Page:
INDONESIA including Bali was once occupied by Japanese troops. One of the historical footprints left that can be witnessed up to these days is the protection caves. Probably, the most prominent cave in Bali is the one at Koripan village, Banjarangkan, Klungkung.
When you happen to pass through the road leading to Semarapura via Gianyar town, you will see the caves on the right side under shady shrubs. In the meantime, across the caves sits a lovely garden to beautify the cave attraction. Then, an elephant statue perches on the west end of the bridge nearby.
Those caves were made right on the cliff over the Bubuh River around 1941 by Japanese troops. They were intended for protection against the attack of the Allies during the Japanese occupation in Indonesia. Similar caves were also built in some regions across the Island of Bali.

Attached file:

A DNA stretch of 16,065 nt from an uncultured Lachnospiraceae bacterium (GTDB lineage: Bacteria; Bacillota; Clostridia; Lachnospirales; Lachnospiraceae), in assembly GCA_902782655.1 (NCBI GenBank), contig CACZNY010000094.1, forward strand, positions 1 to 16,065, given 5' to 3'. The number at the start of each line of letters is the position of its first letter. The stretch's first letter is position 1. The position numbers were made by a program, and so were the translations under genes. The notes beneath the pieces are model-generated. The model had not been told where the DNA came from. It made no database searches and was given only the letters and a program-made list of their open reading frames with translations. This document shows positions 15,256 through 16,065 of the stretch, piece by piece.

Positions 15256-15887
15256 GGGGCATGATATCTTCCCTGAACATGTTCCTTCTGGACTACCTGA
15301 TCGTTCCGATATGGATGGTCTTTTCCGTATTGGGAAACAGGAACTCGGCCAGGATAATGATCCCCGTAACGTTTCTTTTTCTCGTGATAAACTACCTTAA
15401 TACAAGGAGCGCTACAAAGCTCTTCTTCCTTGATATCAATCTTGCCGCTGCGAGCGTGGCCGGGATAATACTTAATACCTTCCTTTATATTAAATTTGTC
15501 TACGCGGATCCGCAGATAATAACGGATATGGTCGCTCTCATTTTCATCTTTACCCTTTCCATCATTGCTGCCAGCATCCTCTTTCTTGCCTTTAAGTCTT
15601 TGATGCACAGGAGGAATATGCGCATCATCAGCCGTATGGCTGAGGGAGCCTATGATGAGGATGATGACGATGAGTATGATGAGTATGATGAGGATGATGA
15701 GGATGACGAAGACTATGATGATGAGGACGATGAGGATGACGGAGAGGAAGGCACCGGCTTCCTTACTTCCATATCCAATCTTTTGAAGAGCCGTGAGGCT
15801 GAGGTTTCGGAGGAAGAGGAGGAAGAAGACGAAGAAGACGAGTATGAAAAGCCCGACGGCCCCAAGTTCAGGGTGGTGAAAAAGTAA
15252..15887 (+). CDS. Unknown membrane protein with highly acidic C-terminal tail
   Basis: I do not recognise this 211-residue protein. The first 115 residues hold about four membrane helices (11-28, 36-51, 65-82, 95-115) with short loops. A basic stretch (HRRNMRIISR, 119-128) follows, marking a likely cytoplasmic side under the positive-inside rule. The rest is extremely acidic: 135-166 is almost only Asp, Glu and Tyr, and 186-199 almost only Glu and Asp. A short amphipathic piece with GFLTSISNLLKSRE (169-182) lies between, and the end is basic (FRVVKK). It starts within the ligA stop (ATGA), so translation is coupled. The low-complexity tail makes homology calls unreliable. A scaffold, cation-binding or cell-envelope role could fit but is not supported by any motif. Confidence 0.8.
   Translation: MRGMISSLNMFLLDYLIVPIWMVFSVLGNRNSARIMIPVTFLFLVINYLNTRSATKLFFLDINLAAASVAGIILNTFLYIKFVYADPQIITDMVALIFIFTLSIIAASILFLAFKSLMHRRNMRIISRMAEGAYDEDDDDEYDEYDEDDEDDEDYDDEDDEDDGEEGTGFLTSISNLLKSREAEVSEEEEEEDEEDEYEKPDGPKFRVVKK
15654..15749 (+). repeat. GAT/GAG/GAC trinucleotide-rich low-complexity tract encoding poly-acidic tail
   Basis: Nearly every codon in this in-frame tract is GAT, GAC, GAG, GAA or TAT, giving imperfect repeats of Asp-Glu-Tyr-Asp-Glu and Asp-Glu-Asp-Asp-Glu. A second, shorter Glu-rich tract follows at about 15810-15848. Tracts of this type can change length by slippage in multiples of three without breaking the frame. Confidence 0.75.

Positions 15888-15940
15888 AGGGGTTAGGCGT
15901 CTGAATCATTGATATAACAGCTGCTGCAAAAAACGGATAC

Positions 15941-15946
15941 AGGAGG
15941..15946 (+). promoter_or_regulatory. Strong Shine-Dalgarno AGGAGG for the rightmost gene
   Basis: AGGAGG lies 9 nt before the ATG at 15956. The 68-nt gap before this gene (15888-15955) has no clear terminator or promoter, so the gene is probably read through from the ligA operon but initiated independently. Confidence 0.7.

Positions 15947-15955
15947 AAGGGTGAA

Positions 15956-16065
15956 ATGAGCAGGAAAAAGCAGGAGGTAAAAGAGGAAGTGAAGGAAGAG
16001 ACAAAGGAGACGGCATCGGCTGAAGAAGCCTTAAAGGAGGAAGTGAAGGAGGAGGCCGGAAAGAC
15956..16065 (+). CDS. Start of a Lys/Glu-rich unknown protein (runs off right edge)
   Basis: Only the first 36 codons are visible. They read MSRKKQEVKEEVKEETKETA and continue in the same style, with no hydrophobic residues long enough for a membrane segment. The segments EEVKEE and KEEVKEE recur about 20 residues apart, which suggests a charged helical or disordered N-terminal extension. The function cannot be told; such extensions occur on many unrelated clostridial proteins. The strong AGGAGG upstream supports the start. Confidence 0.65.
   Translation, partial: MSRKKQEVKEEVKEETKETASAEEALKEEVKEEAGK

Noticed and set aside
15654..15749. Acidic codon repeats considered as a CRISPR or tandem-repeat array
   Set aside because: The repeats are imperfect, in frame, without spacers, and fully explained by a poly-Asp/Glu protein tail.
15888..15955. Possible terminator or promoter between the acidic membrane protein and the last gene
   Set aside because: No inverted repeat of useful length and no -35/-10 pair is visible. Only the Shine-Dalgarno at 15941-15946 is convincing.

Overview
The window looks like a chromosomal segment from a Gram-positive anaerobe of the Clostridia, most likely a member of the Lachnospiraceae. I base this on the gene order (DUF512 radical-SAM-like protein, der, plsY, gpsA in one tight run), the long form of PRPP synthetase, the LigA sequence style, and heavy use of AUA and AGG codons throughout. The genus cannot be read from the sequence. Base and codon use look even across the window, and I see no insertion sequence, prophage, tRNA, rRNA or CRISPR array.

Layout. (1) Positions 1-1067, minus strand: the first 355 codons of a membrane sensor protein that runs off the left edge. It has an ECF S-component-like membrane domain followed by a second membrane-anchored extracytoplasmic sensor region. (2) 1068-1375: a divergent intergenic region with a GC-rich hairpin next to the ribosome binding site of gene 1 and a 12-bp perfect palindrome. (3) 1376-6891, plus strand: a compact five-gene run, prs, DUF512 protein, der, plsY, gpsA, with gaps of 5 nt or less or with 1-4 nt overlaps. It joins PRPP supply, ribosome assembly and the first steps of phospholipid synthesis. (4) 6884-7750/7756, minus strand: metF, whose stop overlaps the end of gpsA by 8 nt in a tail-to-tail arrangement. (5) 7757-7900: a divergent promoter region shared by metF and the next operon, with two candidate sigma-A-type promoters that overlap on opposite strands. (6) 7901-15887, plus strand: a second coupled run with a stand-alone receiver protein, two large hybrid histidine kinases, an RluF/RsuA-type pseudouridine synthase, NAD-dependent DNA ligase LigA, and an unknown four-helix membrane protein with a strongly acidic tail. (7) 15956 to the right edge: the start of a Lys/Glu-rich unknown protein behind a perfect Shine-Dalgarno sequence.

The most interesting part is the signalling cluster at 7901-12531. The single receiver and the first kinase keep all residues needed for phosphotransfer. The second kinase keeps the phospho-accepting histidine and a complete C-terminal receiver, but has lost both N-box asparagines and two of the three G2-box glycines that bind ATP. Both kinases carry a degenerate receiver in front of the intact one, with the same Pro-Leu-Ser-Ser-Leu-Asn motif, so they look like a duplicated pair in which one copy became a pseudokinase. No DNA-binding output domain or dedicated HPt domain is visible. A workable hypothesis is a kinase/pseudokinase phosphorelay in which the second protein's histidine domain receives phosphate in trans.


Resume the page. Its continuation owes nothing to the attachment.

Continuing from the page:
With a total of sixteen openings and the depth of four meters, they depict the difficult efforts made by Japanese troops in working on them. Then, fourteen openings of the caves are interconnecting to a long alley inside, while two others are independent caves located in the north and south. Just imagine how hard the rock stone was because they only took advantage of simple tools they owned at that time.
Thus, this can become a stopover for nature and historical tourist attraction on the journey to east Bali passing through Gianyar town. Here, feel the freshness of air near the Bubuh River. Have a nice drop in!